On Wednesday, Ozil was irresistible. He added two assists and a goal to his season tallies, with his assist on Olivier Giroud’s first goal an absolute masterpiece of the pass and move aesthetic. Watching he and Sanchez engaged in the match and displaying affection for their teammates is enough to warm a Gooner’s heart, but of course such success brings a wave of departure speculation up from the indefatigable media, who seem to have taken a special interest in incensing Arsenal fans since the club made on journalist look foolish. All coincidental, I’m sure…

Streakers

Whether Arsene Wenger’s Arsenal teams are winning games or not, they are almost always scoring goals. With their hyper attacking style and quality in the forward positions, seldom are fans worried about the attack when wondering whether or not the club can challenge for the title in a given season. Instead, questions about whether or not the defence is good enough have followed the Gunners for years, with many wondering if Wenger can still compete in a league full of master tacticians and their orderly and comprehensive defensive structures with his full-bore attacking one. After opening the season by conceding eight goals in August, the Gunners tightened up at the back, and have come away with the clean sheet in three of their last four matches.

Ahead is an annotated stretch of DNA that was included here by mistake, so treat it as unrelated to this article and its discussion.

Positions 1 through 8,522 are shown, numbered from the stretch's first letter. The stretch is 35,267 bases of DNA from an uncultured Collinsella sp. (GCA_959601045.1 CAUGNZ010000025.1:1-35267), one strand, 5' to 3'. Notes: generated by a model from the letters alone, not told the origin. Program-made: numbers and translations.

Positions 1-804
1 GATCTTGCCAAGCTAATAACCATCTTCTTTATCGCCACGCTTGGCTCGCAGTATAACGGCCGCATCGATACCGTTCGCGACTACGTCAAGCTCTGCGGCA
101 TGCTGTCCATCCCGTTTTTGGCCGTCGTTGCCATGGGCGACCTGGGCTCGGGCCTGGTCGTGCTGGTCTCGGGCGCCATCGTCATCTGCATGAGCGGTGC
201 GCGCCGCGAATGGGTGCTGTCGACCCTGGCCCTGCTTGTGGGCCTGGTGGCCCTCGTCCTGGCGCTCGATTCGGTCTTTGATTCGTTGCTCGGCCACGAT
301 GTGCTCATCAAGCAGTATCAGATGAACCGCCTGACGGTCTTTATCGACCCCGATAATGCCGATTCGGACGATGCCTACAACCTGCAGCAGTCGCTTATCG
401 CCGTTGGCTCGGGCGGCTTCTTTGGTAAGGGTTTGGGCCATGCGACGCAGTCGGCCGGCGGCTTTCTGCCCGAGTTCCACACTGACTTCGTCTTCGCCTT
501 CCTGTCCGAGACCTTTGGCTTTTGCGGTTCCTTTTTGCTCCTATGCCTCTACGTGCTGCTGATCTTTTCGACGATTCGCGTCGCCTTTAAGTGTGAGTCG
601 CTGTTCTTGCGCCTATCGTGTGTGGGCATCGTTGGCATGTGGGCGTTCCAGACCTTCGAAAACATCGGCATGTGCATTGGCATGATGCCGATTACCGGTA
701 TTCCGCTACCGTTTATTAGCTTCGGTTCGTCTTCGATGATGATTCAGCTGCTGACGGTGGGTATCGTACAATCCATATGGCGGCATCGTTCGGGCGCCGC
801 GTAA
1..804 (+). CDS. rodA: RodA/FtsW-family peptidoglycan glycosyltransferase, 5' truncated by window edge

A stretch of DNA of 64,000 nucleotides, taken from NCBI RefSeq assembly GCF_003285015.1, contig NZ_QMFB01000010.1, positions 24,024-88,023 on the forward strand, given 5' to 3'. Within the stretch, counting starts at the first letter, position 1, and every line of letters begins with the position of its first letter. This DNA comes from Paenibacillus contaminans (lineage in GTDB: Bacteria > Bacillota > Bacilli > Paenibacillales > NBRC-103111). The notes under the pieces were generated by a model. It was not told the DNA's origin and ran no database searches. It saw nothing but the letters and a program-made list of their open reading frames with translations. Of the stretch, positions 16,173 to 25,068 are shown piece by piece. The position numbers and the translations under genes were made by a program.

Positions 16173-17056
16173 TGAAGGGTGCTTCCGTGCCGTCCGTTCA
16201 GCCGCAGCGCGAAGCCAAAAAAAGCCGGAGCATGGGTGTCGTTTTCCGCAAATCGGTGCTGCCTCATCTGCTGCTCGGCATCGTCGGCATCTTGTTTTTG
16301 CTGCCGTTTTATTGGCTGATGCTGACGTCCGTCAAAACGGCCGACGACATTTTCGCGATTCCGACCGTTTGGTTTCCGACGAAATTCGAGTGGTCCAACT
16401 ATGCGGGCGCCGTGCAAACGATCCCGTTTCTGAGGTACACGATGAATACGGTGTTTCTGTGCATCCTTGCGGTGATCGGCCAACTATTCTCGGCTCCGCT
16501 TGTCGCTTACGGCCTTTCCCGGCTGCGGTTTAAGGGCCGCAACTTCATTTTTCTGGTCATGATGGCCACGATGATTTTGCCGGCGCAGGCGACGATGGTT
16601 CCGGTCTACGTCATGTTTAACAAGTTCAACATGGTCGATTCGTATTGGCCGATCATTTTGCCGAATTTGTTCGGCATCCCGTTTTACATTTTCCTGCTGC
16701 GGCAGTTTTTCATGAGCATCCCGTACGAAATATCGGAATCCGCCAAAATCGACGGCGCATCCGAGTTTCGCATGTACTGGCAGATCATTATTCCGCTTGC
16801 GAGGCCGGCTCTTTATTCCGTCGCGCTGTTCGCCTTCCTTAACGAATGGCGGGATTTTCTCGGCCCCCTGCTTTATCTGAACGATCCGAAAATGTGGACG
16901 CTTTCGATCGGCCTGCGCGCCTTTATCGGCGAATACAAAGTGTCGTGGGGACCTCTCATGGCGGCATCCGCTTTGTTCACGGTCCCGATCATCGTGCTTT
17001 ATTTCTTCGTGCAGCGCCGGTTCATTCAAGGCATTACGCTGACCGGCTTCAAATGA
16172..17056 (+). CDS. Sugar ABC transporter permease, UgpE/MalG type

While the effort at the back has been much improved, Arsenal have clearly rededicated themselves to their defensive shape on the training pitch, and it shows. Even when the other team gets into danger areas, the response is far more orderly and composed than it had been at the beginning of the season, when the defence collapsed at times into a pub league level shambles. The settling of Kolasinac at left wing back has helped immensely with stability, but the defence didn’t fully click until Shkodran Mustafi returned from injury. The German international had fallen out of the fans’ good graces since his signing last season, but a gutsy display in the FA Cup last season and his effort since returning to the lineup have started to win him back some fans. If the Gunners are to maintain their current run of form at the back, keeping he, Laurent Koscielny and Nacho Monreal together on the pitch will be imperative.

Untimely Loss